FEATURED PRESENTER OF THE MONTH
Hamsa Spagnola, C-IAYT, E-RYT 500, T.R.M.
Interview by Sarah McElwain
I am quite passionate about this training. It has been my life’s work. The Adaptive Gentle and Chair Yoga Teacher Training has evolved over many years. I discovered Yoga on TV in the 1960s with Richard Hittleman and then in the ’70s with Lilias Folan, to whom I was very drawn. I loved her gentility, her smile, and how she taught. I was studying ballet at that time. I bought some Yoga books and began my own Yoga practice and research. I met a Yoga teacher, who became my mentor and taught me how to work with people of varying limitations and ages. That was when I made a conscious decision to get formal Yoga training, with the intention of teaching one day.
In 1987 I took my Level 1 Teacher Training at IYINY with Swami Asokananda. I loved the training, especially the philosophical aspects. At that time the training was quite limited compared with how it is today. We were specifically instructed not to touch the students; the only assists were verbal. I noticed that many of the students would not or could not do certain asana, and if they attempted them, their alignment would be totally off and they could potentially injure themselves. I spoke privately with Swami Asokananda and suggested that we create a more gentle class for those who were physically, or for one reason or another, unable to do a regular Level 1 class. He liked the idea. I asked him whether I had to stick to the 14 asana in the Level 1 class, and he said to do whatever I felt would be best to meet the needs of those students. And so it began. I started with one elderly student who had a number of physical limitations. We worked with a pillow and a strap (which I brought with me, since we had no props at that time). Within a few weeks, more and more students showed up, some in wheelchairs, some with canes, some who were elderly and frail, some who simply wanted a gentler class.
I approached Asokanandaji again to suggest offering a Gentle Teacher Training. He agreed, and I put together a manual. Thus began our first Gentle Yoga TT, in 1996. The prerequisite was that the students must already be certified as Yoga teachers, which is true to this day. Shortly thereafter I developed a Chair Yoga Teacher Training and put together a Chair manual.
In 2005 the board of directors in Yogaville decided we needed to create one Integral Yoga Gentle/Chair Teacher Training Manual, which would be applicable to all IYI schools. So, with the suggestion of Swamis Ramananda in San Francisco and Asokonanda in New York and Sarvananda and Suddhananda in Yogaville, and via many phone conferences between me (New York), Jivana and Sambasiva (San Francisco), and Swamis Sarvananda and Suddhananda (Yogaville), we combined our manuals and developed one, specific Gentle and Chair Yoga manual to be used in all the Integral Yoga schools. That manual is a work in progress. We have now added photos of many of the modified asana, utilizing props and demonstrating assists.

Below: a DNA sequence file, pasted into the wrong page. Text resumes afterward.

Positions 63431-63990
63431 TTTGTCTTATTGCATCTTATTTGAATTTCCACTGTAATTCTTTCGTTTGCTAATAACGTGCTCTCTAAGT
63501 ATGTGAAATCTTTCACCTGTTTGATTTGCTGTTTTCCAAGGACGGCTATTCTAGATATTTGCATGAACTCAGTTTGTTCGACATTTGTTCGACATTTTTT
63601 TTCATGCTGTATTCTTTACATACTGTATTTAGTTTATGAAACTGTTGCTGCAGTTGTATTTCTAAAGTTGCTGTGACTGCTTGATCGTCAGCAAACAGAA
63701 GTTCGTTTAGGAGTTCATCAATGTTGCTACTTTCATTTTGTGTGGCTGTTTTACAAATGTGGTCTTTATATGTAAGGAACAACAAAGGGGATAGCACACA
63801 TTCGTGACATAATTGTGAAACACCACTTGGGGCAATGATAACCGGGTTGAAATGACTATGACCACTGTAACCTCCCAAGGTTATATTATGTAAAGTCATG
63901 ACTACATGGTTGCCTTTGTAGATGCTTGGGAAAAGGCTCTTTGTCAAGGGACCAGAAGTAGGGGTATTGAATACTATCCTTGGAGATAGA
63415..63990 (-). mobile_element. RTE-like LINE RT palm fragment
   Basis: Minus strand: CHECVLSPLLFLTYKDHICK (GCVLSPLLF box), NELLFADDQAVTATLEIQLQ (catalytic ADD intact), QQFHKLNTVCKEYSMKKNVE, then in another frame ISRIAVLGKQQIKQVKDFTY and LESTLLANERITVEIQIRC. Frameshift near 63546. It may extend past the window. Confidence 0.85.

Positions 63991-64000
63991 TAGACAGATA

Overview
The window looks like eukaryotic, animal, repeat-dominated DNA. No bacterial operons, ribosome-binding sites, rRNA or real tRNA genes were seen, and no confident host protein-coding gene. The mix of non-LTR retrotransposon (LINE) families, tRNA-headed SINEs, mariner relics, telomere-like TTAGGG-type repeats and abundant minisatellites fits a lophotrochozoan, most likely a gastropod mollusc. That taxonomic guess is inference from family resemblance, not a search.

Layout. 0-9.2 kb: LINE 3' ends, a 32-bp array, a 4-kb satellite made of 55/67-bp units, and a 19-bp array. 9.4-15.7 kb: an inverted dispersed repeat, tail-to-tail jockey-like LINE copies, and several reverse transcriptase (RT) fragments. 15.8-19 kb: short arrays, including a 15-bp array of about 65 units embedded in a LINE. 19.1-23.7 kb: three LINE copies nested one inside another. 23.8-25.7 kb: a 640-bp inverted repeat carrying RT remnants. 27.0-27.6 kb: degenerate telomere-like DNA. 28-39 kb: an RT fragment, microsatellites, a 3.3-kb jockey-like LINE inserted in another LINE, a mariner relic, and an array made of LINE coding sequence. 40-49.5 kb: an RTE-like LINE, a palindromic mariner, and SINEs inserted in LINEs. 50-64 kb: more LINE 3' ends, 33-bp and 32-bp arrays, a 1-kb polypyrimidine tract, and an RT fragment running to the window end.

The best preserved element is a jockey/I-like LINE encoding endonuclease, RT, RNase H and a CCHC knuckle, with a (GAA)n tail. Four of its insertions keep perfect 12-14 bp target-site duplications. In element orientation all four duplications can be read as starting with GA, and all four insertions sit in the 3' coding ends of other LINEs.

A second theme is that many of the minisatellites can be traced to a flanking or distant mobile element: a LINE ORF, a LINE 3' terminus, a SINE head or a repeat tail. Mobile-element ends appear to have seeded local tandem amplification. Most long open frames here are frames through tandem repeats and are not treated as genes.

Today the Adaptive Gentle and Chair Yoga Teacher Training is about learning to adapt and modify the asana, to make them accessible to people of all ages and limitations: baby boomers who want to stay active but whose bodies may no longer be as flexible as they once were; our elders who may no longer be able to get down on the mat but can work from a chair or standing up behind the chair; the disabled who may be in a wheelchair owing to a stroke, an amputation or a paralyzed limb, multiple sclerosis, Parkinson’s, or cerebral palsy; people with arthritis, spinal cord injuries, neck injuries, heart conditions, or mastectomies; cancer survivors; or people who simply want a gentler class.
I know from experience that no matter what level of Yoga is being taught, the teacher will encounter someone in his or her class who has an injury or some sort of limitation, and this training will help to make the class experience a positive one for that student. It really takes trusting your own instincts, creating a safe space for the students, and teaching from your heart. The key is to know already many of the traditional asana; from there you can explore variations as they relate to an individual student. If, at the beginning of your classes, you ask the ego to step aside and ask spirit to guide you, your classes will ebb and flow beautifully and your students will leave having received exactly what they need.
In my 35-plus years of teaching, I have been honored, inspired, and grateful to do this work. I have learned much and have made many friends. We have shared much laughter as well as some tears. I could not have asked for a better job. I love my work!
Several people who have been an integral part of this training for many years deserve thanks: Achala Godino, my assistant, photographer, computer geek, and osteoporosis and Raja teacher from 2005 to 2015; Daya Eberhardt, learned in anatomy/physiology as it relates to various conditions; Inga Benson, scoliosis expert; Rev. Sam Rudra Swartz, current assistant and Raja teacher from 2016; and Taravati Turcinovic, current assistant from 2017. Finally, a great big “Thank you!” and a hug to Swami Asokonanda for having faith and trust in my vision and to Swami Ramananda for continuing that when he came to New York.